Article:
Shuffled Complex Evolution – Stochastic Ranking Algorithm (SCE-SR) optimization method can solve the complex constrained reservoir scheduling problems. The method is also very easy to implement and requires little parameter tuning. It is simple to use this method for the combination of deterministic and probabilistic approaches. When the result of SCE-SR is compared with the traditional methods against hydropower scheduling problem in both single and multi-reservoir system with different inflow scenarios and population sizes, it is found that the performance of SCE-SR is excellent with better stability and higher computational efficiency than other methods and SCE-SR can converge the global optima in a consistent, efficient and fast way with both objectives and constraints considered. So, it can be used for scheduling many numbers of systems at a time. This SCE-SR method will pave the way for the application of unconstrained algorithm in this field as this is an effective, efficient and reliable optimization method for solving reservoir scheduling problems.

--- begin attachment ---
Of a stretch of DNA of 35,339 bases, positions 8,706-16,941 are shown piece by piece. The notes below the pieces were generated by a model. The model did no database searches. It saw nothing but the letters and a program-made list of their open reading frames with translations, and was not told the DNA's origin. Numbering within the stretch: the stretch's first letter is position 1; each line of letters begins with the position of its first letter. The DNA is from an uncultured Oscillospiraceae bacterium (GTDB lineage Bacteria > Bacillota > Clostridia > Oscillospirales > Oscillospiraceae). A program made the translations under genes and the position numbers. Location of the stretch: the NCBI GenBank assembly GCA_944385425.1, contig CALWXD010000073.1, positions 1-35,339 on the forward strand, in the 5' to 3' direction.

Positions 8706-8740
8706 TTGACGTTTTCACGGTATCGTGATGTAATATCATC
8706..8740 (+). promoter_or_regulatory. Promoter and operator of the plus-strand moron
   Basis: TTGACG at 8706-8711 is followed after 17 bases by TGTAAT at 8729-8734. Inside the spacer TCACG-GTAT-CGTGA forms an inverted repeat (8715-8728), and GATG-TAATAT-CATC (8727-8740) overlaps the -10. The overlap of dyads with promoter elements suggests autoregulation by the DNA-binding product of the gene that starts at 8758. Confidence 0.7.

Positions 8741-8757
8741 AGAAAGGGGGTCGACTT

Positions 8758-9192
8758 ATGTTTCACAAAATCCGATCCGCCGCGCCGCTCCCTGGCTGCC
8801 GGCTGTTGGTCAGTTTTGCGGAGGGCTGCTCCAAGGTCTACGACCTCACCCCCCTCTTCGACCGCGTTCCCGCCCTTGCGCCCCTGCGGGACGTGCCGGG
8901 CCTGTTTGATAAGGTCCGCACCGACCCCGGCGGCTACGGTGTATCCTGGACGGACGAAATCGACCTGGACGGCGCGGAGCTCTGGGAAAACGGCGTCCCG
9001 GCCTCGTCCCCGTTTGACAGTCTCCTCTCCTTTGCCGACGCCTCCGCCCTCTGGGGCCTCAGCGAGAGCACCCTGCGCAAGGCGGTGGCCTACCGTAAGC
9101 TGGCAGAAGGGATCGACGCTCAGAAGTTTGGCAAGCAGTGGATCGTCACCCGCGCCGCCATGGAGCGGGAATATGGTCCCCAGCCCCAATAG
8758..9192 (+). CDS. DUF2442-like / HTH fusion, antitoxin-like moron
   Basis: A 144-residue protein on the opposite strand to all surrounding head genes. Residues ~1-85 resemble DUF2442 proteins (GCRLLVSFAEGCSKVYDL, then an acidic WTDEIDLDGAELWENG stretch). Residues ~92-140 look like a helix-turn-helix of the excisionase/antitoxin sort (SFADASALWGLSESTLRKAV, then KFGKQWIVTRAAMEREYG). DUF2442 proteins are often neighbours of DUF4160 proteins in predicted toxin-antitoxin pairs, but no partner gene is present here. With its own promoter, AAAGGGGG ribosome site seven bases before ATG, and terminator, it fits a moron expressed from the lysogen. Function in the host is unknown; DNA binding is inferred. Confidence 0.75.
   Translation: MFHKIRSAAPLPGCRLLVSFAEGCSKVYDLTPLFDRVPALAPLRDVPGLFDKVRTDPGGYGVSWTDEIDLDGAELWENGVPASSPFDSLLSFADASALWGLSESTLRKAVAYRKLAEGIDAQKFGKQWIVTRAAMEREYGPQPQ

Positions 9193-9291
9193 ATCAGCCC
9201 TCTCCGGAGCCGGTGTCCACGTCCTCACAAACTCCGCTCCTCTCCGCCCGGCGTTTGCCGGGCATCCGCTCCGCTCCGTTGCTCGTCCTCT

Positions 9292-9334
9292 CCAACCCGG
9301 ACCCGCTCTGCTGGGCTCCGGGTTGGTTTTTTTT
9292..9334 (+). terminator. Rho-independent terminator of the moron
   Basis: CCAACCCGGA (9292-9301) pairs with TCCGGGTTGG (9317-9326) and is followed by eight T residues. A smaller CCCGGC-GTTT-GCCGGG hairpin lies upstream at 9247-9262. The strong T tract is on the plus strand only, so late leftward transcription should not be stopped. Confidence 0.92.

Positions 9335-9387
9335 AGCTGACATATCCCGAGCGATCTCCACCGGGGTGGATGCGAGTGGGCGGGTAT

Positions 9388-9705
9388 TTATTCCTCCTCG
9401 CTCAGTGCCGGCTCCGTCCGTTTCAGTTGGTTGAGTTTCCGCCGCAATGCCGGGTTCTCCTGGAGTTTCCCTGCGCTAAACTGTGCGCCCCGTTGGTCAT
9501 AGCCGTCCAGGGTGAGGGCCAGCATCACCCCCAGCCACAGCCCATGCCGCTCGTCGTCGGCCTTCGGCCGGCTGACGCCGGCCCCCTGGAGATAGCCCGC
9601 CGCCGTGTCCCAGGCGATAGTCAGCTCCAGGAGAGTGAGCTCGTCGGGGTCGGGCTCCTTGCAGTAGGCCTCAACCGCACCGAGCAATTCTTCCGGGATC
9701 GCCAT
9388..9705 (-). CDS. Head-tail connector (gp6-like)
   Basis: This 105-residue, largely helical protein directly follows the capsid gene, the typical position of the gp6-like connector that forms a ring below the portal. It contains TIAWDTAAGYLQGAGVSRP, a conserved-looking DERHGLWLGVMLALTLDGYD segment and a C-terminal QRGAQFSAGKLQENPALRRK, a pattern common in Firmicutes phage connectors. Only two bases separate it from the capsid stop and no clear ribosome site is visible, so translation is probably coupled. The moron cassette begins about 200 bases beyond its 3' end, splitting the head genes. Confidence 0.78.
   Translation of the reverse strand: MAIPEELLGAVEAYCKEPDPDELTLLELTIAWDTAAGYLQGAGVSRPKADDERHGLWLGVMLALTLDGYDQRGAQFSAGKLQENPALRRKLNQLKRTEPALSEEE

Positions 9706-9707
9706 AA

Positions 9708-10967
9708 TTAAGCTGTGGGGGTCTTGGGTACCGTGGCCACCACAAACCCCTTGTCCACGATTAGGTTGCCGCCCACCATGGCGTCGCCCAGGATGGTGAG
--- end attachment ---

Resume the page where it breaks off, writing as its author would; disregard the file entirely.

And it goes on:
Future Scope

1. It is used in photovoltaic (PV) Model for parameter extraction problem (Chen et al., 2019).
2. The research on carbon fiber-epoxide composite pyrolysis from hydrogen tank(Liu et al., 2019).
3. It is used in Solar cell models parameter extraction (Gao et al., 2018).

Referred Blog


1.Chen, Y., Chen, Z., Wu, L., Long, C., Lin, P. & Cheng, S. (2019). Parameter extraction of PV models using an enhanced shuffled complex evolution algorithm improved by opposition-based learning. Energy Procedia. [Online]. 158. p.pp. 991–997. Available from: https://linkinghub.elsevier.com/retrieve/pii/S187661021930253X.

2.Gao, X., Cui, Y., Hu, J., Xu, G., Wang, Z., Qu, J. & Wang, H. (2018). Parameter extraction of solar cell models using improved shuffled complex evolution algorithm. Energy Conversion and Management. [Online]. 157. p.pp. 460–479. Available from: https://linkinghub.elsevier.com/retrieve/pii/S0196890417311858.